Technically feasible? Yes. The present state of solar power technology has the capability to supply the power requirements for the residence and to allow net metering. However, technical aspects of the WCRI building itself would require modification to reduce the present average power consumption to a level more suitable for implementing solar power.

Socially feasible? Yes. There is a desire among the tenants for solar power and it is generally viewed positively. The majority, 80%, are willing to pay $6 to $10 per month.

At this time, given the present electrical consumption of the WCRI residence, it is not appropriate to implement solar power for the purpose of net metering. This leaves the WCRI Redevelopment Committee with the option of installing a much smaller solar power configuration. This option could be justified based on the tenants’ desire for solar power and their recognition of the environmental benefits of this technology. A smaller scale solar power system would reduce the impact on the environment by decreasing the amount of fossil-fuel energy used by the building. As this study was oriented toward determining the cost of a net-metering system, the cost of a smaller system was not researched and could be the focus of a follow-up project. Regardless of the type of solar power system installed, the WCRI Redevelopment Committee should investigate means to increase energy efficiency before proceeding with any environmental initiatives.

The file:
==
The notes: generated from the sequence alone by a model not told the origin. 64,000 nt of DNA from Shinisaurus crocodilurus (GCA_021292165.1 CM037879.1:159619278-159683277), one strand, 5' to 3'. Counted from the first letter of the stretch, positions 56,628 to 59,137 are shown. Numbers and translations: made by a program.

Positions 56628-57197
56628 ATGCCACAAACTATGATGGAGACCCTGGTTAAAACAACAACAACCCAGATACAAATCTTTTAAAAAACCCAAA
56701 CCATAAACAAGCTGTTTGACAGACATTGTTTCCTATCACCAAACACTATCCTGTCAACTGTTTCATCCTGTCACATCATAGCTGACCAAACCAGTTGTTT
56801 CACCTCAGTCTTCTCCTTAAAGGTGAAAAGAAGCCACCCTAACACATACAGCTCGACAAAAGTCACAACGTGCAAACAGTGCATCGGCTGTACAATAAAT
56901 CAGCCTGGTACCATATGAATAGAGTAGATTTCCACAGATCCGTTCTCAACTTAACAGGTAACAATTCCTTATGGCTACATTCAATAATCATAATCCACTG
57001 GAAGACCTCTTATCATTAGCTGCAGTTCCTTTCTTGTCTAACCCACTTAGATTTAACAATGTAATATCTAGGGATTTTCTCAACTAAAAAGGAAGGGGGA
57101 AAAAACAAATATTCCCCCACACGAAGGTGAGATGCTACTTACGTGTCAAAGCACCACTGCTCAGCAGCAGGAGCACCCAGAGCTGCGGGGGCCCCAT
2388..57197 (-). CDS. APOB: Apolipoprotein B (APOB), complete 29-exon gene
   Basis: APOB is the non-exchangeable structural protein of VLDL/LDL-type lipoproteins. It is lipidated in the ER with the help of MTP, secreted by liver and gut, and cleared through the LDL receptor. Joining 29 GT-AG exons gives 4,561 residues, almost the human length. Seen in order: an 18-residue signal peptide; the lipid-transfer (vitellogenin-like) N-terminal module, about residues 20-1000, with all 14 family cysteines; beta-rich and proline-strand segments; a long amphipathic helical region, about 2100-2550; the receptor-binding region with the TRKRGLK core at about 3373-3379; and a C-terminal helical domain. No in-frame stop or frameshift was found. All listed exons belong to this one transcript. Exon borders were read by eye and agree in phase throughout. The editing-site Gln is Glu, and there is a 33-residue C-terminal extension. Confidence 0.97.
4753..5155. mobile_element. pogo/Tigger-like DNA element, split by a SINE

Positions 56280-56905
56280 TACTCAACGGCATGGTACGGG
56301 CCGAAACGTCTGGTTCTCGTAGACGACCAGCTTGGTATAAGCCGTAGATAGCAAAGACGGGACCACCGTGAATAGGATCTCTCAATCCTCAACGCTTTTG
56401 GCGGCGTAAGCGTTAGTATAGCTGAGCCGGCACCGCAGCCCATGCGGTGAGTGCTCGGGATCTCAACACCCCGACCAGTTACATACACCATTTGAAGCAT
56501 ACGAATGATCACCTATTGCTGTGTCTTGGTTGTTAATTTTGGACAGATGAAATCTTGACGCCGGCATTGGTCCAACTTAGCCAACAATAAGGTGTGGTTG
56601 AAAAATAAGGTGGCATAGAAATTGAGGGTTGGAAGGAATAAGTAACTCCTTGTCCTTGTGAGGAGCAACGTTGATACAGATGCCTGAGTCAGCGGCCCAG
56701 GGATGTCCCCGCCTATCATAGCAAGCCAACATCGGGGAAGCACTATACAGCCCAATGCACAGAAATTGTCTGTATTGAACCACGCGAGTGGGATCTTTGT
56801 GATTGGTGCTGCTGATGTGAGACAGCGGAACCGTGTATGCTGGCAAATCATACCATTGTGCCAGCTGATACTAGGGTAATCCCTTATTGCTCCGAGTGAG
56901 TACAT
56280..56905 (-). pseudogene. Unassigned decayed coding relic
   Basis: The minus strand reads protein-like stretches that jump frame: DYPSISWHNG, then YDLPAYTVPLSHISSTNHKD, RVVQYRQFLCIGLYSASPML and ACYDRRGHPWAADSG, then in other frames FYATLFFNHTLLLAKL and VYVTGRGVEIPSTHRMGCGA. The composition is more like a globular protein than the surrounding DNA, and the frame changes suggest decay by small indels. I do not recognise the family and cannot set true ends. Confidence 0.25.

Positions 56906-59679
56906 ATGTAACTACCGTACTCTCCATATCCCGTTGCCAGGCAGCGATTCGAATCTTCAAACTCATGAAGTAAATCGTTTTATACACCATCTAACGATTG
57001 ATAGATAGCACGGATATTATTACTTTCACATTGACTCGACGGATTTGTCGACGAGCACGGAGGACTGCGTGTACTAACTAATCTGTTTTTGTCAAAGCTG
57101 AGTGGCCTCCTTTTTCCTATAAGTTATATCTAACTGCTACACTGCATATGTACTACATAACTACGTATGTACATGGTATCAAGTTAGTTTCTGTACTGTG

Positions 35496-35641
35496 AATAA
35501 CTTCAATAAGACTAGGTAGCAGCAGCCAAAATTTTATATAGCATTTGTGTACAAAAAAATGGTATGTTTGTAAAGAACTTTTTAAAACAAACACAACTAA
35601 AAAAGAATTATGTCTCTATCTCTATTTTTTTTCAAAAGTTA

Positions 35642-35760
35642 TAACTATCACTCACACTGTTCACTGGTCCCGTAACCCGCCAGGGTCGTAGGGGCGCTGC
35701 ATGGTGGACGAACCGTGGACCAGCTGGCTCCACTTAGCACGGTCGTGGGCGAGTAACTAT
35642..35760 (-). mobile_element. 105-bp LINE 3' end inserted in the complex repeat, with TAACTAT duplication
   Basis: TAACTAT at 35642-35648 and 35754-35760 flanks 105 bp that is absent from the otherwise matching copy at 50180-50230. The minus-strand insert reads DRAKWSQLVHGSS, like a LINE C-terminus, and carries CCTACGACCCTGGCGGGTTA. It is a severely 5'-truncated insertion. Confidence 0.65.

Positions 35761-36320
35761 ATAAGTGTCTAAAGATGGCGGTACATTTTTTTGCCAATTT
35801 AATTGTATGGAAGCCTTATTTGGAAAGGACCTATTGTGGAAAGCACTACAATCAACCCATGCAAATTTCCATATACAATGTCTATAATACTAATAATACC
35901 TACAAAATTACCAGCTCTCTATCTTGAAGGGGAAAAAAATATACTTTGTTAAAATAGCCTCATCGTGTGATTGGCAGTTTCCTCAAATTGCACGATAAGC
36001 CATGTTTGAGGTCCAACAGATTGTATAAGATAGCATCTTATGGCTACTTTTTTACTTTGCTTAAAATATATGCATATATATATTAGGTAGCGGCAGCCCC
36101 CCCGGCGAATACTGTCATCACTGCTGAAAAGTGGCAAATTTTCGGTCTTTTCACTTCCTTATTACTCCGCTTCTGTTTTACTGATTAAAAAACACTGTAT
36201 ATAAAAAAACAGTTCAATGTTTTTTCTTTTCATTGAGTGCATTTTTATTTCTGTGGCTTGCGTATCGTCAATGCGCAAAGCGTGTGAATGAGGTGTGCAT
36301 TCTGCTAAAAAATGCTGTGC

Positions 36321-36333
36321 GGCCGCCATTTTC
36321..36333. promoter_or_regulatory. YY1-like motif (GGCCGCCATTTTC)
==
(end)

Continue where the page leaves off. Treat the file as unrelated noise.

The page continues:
13.0 Recommendations

This study concludes with possible ways for the WCRI Redevelopment Committee to proceed in order to make their building more energy efficient. This would be a necessary first step in implementing any type of solar power system. If it were assumed that the survey reflects a desire by the tenants for a more environmentally sound building, improved efficiency would be in keeping with this desire. It is recommended that the Redevelopment Committee request another WATgreen project to determine which would be the most appropriate environmental initiative for their building given their budget. The following are some considerations.

Lighting – The renovation/reconstruction should include natural lighting as a major aspect of the design. Daylight can significantly reduce energy consumption and peak energy use, which is essential because 30-50% of energy used within buildings is used to illuminate the interior (Robbins 1996). Natural light is also of better quality. Less daylight is required to perform a task then would be necessary to perform the same task under electric light. For example, reading beside a window requires about 35% as much light that would be needed from a florescent system (Robbins 1996). This light is typically produced by incandescent lights, which are inefficient because 90% of the electricity used is lost through heat.